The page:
(The content of this project contains some references to sexual violence.)
Bleeding Yew is a multimedia research project exploring the yew tree species’ (Taxus baccata's) unique regenerative abilities. I employ anthropomorphic metaphors to consider yew agents of change in reference to healing from both personal and environmental trauma.
This part of the project combines landscape, still life, and land art medium format photography. Three locations across the UK are featured: Roundhay Park (Leeds), Morvern and Oban (Scottish Highlands) and Kingley Vale (South Downs).
The first three works were made in Leeds while experiencing personal upheavals, and considering local histories of power abuses. I brewed a deep red paint by slicing and straining beetroot and applying it to patches on woodland trees. I documented this intervention with 120mm photography.
The project took as its starting point the purportedly neutral name of the investigation into Jimmy Savile’s sexual abuse crimes: Operation Yewtree. Savile, one of the most recognisable television hosts in the UK, was responsible for 450 sex offences (328 committed against children).
Popular national institutions became implicated in preserving a predatory media culture, helping Savile to hide in plain sight. Even King Charles sought advice on public speaking from Savile.
Operation Yewtree was launched in October 2012, the same year I graduated from a high school located in close vicinity of his flat in Leeds. In between, on ‘Soldiers’ Field’, were also the sites of where several Peter Sutcliffe (known as the Yorkshire Ripper) attacks took place in the 1970s.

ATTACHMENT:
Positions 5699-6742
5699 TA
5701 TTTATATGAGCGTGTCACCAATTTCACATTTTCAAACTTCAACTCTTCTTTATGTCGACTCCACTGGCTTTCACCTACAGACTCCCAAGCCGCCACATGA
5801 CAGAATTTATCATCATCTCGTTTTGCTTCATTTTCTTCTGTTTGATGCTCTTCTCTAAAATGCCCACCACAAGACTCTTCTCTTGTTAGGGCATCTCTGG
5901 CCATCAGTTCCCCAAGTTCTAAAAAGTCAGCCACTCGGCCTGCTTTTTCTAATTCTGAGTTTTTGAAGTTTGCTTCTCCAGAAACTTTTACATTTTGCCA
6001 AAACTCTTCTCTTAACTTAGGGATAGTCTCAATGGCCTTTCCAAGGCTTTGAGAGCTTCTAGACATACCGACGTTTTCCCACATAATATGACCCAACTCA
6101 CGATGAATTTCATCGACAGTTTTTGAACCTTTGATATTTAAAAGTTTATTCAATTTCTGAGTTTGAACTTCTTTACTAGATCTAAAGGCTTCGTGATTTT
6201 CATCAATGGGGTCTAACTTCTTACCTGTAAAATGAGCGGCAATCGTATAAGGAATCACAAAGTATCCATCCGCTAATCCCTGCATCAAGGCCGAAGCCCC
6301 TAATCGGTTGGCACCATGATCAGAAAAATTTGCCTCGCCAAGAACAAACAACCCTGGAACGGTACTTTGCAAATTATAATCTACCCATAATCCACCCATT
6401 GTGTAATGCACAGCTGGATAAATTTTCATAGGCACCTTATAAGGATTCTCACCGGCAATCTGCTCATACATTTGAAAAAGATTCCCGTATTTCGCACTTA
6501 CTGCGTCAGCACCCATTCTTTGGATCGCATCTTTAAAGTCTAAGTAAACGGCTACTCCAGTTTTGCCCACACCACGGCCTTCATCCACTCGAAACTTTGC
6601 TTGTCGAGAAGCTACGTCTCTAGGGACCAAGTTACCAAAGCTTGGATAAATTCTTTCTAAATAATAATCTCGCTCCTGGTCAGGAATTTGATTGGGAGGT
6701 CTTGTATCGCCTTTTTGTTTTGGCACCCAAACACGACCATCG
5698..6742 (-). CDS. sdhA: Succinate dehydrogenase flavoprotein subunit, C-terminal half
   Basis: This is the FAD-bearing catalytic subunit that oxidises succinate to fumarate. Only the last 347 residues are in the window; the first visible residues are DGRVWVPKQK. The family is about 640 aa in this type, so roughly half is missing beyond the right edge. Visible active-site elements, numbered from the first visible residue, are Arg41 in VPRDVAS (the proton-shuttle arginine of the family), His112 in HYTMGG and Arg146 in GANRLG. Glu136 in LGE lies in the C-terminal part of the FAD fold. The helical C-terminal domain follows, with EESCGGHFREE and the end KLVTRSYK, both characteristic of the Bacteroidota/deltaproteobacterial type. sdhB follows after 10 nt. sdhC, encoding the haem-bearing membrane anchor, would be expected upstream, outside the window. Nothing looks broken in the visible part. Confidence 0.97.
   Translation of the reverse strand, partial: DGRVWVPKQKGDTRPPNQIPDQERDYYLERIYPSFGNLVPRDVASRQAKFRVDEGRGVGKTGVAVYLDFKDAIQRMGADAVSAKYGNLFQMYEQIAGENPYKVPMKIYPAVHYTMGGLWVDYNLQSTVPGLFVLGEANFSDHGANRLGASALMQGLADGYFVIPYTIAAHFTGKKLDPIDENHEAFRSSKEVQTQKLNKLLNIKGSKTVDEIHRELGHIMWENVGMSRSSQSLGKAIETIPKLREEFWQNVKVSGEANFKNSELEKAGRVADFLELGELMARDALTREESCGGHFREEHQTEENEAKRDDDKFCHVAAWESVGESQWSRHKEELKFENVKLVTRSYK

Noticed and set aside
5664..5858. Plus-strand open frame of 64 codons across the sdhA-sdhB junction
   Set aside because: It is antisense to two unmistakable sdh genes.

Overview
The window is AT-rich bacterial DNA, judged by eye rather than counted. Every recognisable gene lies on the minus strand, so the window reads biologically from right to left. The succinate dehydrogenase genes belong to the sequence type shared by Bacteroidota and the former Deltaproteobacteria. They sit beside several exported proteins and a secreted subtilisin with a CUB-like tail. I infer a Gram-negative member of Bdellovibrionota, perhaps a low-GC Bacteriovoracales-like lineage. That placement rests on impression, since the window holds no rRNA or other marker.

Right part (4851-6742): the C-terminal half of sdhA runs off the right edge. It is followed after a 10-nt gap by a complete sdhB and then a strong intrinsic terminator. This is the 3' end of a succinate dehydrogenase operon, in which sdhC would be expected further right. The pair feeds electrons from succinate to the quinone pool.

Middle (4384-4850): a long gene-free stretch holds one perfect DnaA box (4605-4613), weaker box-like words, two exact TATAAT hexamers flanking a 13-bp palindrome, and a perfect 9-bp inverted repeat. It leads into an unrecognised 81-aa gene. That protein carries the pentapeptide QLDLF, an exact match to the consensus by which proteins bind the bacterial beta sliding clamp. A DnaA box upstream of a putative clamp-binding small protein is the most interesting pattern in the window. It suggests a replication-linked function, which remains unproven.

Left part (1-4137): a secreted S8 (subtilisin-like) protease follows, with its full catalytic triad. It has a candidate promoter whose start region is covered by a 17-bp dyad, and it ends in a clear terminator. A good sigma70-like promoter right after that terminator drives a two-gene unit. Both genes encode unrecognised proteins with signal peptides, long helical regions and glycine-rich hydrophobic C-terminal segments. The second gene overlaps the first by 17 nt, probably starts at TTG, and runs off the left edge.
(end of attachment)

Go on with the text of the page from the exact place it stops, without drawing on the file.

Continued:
Bleeding Yew defies nonchalant violence through symbolically re-claiming space in the land. In November 2021, journeying on public transport from London to the Scottish Highlands, I broadened my arboreal knowledge while thinking about the hypothetical dangers of travelling alone.
During a weekend on Morvern with Woodland Trust foresters, five of us explored the land around their ‘Croft’ (a unique farmland ownership system).
Neighbouring timber plantations dominating the wider Highland landscape became apparent to contrast with the land across the Croft: ancient habitat-forming woodland ecosystems rewild and increase carbon stores, as Highland cows also help to do.
Yew trees emerge from this journey and my archival investigations as figures of wisdom and warning. Yew are negotiators of change: they grow to be thousands of years old and are commonly associated with death, purgatory, and re-generation, and are often found near religious sites of worship. The yew tree is not a neutral symbol.
Bio-electric studies have shown Taxus employs root systems with the highest vitality among trees, investing heavily in them as seedlings, making yew extremely adaptive (Yew: A History, Fred Hageneder).
Extended branches of the tree can root new trunks when they touch the ground. These rhizomatic, expansive growths have formed ancient groves like at Kingley Vale. In some trees here, patches of bark seep deep ruddy and mauve sap.
Some species of fungus, such as the sulphur bracket (commonly known as chicken of the woods), can break down the insides of the trunk’s heartwood. Yew thus becomes hollow with age, much like the slow rotting of the old establishment’s core.
The tree re-cycles decaying matter into re-territorialised growths, like hope we have for re-thinking destructive features of contemporary culture.
These processes, while disintegrating internal systems, can, over time, strengthen whole structures against breakages from wind - we need to be able to sway, growing flexibly and resiliently like yew.
The following screen captures are from a video showing the beetroot preparation process to make a deep red vegetable paint. This batch was applied to the roots of a tree near Oban in the Scottish Highlands.
1080p. 6 minutes 28 seconds.